1. Introduction

A Map is a collection that stores elements as key-value pairs and allows us to map values to unique keys.

In this tutorial, we’ll explore how to merge two different Maps into a single Map in Scala and deal with duplicate keys.

2. Using the ++ Operator

Scala has a very simple ++ operator that allows us to concatenate and merge Iterables.

Let’s define two Maps that map a String to an Int:

val firstMap = Map(1 -> "Apple", 5 -> "Banana", 3 -> "Orange");
val secondMap = Map(5 -> "Pear", 4 -> "Cherry");

Let’s merge these Maps using the ++ operator:

val mergedMap = firstMap ++ secondMap
Map(1 -> Apple, 5 -> Pear, 3 -> Orange, 4 -> Cherry)

The result is a single Map that contains entries from both firstMap and secondMap.

It’s important to note that when merging duplicate keys the value from the second Map prevails.

The 5 key appears twice in our original Maps – with value Banana in firstMap, and Pear in secondMap. Therefore, Pear is the value present in mergedMap, as the ++ operator takes values for duplicate keys from secondMap.

3. Combining Duplicate Iterable Values

If the values in our Map are Iterables, we can combine the values for duplicate keys using a helper function:

def combineIterables[K, V](a: Map[K, Iterable[V]], b: Map[K, Iterable[V]]): Map[K, Iterable[V]] = {
  a ++ b.map { case (k, v) => k -> (v ++ a.getOrElse(k, Iterable.empty)) }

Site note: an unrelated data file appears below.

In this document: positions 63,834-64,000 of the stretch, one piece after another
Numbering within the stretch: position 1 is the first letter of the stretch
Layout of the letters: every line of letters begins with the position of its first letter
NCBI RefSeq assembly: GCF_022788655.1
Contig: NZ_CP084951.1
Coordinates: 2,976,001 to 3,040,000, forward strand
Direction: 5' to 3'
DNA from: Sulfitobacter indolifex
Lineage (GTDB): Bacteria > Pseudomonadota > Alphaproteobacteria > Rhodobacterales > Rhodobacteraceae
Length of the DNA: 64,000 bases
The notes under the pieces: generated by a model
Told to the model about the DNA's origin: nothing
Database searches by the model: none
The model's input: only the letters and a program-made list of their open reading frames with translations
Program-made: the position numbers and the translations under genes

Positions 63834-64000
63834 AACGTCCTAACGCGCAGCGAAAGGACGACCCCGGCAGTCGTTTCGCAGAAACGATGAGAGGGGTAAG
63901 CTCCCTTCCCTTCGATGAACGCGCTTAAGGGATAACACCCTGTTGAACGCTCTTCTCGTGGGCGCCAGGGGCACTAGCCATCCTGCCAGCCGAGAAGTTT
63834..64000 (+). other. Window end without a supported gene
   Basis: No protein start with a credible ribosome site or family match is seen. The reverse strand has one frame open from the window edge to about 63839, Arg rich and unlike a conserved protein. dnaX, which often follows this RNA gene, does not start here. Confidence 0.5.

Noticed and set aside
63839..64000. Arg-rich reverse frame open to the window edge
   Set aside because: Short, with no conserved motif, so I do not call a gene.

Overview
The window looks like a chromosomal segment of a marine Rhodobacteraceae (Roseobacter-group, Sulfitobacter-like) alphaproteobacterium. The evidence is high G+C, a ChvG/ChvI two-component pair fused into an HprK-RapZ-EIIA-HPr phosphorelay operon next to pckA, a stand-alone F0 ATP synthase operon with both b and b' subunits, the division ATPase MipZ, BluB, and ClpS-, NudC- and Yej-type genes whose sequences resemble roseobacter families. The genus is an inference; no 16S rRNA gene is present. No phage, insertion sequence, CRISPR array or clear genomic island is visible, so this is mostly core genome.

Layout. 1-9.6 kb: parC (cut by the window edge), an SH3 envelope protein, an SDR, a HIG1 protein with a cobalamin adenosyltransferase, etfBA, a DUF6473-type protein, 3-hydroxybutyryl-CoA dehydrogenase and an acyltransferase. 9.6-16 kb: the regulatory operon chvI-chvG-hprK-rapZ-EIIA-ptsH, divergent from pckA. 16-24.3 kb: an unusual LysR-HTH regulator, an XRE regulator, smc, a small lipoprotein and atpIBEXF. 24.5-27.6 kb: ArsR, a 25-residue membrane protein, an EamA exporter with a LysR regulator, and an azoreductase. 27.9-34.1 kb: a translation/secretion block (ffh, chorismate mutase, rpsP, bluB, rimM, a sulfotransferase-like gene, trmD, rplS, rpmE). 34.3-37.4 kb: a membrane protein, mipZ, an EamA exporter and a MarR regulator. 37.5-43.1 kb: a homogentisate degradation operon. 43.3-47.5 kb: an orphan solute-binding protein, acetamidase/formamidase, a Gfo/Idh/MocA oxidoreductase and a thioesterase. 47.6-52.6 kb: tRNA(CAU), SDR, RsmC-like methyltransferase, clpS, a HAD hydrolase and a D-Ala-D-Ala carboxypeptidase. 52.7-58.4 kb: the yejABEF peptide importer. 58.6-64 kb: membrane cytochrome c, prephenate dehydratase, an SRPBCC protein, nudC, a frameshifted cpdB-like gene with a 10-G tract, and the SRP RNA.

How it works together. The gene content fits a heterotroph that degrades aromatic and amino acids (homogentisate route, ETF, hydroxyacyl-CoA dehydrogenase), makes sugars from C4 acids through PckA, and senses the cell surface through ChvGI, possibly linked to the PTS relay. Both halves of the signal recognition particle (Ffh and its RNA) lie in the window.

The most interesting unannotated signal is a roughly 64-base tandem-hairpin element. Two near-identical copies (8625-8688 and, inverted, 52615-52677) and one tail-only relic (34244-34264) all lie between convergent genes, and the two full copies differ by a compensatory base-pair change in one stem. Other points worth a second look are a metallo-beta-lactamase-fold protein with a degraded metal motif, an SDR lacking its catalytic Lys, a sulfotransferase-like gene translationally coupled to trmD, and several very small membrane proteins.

Let’s define two new Maps that contain List as their value. Both values map to the key 1:

val firstMap = Map(1 -> List(1,2,3))
val secondMap = Map(1 -> List(4,5))

We’ll now use our combineIterables() function to merge them:

val mergedMap = combineIterables[Int, Int](firstMap, secondMap)
Map(1 -> List(4, 5, 1, 2, 3))

Information from both lists remains. On the other hand, if we had used the ++ operator, the resulting mergedMap would have simply contained the value from secondMap since it would have overwritten the value from firstMap.

4. Conclusion

In this article, we looked at how to merge two Maps in Scala using the ++ operator. We also explored how duplicate keys are dealt with.

In addition, we used a helper function that allowed us to preserve Iterable values for duplicate keys.

As always, the code for these examples can be found over on GitHub.

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